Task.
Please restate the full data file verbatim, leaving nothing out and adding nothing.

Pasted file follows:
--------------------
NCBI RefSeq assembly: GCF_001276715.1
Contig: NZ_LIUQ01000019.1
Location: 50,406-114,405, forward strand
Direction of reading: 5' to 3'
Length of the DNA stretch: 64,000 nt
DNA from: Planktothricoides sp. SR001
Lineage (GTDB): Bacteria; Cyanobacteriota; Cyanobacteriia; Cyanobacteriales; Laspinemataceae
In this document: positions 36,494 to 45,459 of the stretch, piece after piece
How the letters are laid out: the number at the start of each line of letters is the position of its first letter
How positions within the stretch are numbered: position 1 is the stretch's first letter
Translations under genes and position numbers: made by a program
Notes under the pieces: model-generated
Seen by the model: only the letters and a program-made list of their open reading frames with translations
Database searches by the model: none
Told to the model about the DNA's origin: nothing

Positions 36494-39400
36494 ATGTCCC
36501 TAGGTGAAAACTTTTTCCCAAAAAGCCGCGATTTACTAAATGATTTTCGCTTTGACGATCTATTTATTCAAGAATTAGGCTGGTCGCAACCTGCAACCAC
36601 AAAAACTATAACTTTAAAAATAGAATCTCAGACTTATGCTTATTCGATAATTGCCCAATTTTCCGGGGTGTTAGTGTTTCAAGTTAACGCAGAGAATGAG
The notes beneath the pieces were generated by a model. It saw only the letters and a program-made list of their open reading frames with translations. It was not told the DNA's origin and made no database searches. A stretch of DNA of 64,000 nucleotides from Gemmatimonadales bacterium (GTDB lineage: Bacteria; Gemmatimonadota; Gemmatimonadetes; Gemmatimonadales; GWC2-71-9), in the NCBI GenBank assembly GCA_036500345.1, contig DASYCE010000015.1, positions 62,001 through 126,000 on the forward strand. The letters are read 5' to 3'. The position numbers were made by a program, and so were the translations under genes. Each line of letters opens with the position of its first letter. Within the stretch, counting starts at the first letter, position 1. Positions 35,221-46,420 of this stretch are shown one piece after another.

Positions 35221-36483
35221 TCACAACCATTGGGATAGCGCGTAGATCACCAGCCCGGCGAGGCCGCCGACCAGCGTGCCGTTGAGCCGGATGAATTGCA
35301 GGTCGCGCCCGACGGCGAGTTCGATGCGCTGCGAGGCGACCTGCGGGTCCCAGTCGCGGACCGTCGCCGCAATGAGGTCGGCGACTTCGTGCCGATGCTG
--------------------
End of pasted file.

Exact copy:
NCBI RefSeq assembly: GCF_001276715.1
Contig: NZ_LIUQ01000019.1
Location: 50,406-114,405, forward strand
Direction of reading: 5' to 3'
Length of the DNA stretch: 64,000 nt
DNA from: Planktothricoides sp. SR001
Lineage (GTDB): Bacteria; Cyanobacteriota; Cyanobacteriia; Cyanobacteriales; Laspinemataceae
In this document: positions 36,494 to 45,459 of the stretch, piece after piece
How the letters are laid out: the number at the start of each line of letters is the position of its first letter
How positions within the stretch are numbered: position 1 is the stretch's first letter
Translations under genes and position numbers: made by a program
Notes under the pieces: model-generated
Seen by the model: only the letters and a program-made list of their open reading frames with translations
Database searches by the model: none
Told to the model about the DNA's origin: nothing

Positions 36494-39400
36494 ATGTCCC
36501 TAGGTGAAAACTTTTTCCCAAAAAGCCGCGATTTACTAAATGATTTTCGCTTTGACGATCTATTTATTCAAGAATTAGGCTGGTCGCAACCTGCAACCAC
36601 AAAAACTATAACTTTAAAAATAGAATCTCAGACTTATGCTTATTCGATAATTGCCCAATTTTCCGGGGTGTTAGTGTTTCAAGTTAACGCAGAGAATGAG
The notes beneath the pieces were generated by a model. It saw only the letters and a program-made list of their open reading frames with translations. It was not told the DNA's origin and made no database searches. A stretch of DNA of 64,000 nucleotides from Gemmatimonadales bacterium (GTDB lineage: Bacteria; Gemmatimonadota; Gemmatimonadetes; Gemmatimonadales; GWC2-71-9), in the NCBI GenBank assembly GCA_036500345.1, contig DASYCE010000015.1, positions 62,001 through 126,000 on the forward strand. The letters are read 5' to 3'. The position numbers were made by a program, and so were the translations under genes. Each line of letters opens with the position of its first letter. Within the stretch, counting starts at the first letter, position 1. Positions 35,221-46,420 of this stretch are shown one piece after another.

Positions 35221-36483
35221 TCACAACCATTGGGATAGCGCGTAGATCACCAGCCCGGCGAGGCCGCCGACCAGCGTGCCGTTGAGCCGGATGAATTGCA
35301 GGTCGCGCCCGACGGCGAGTTCGATGCGCTGCGAGGCGACCTGCGGGTCCCAGTCGCGGACCGTCGCCGCAATGAGGTCGGCGACTTCGTGCCGATGCTG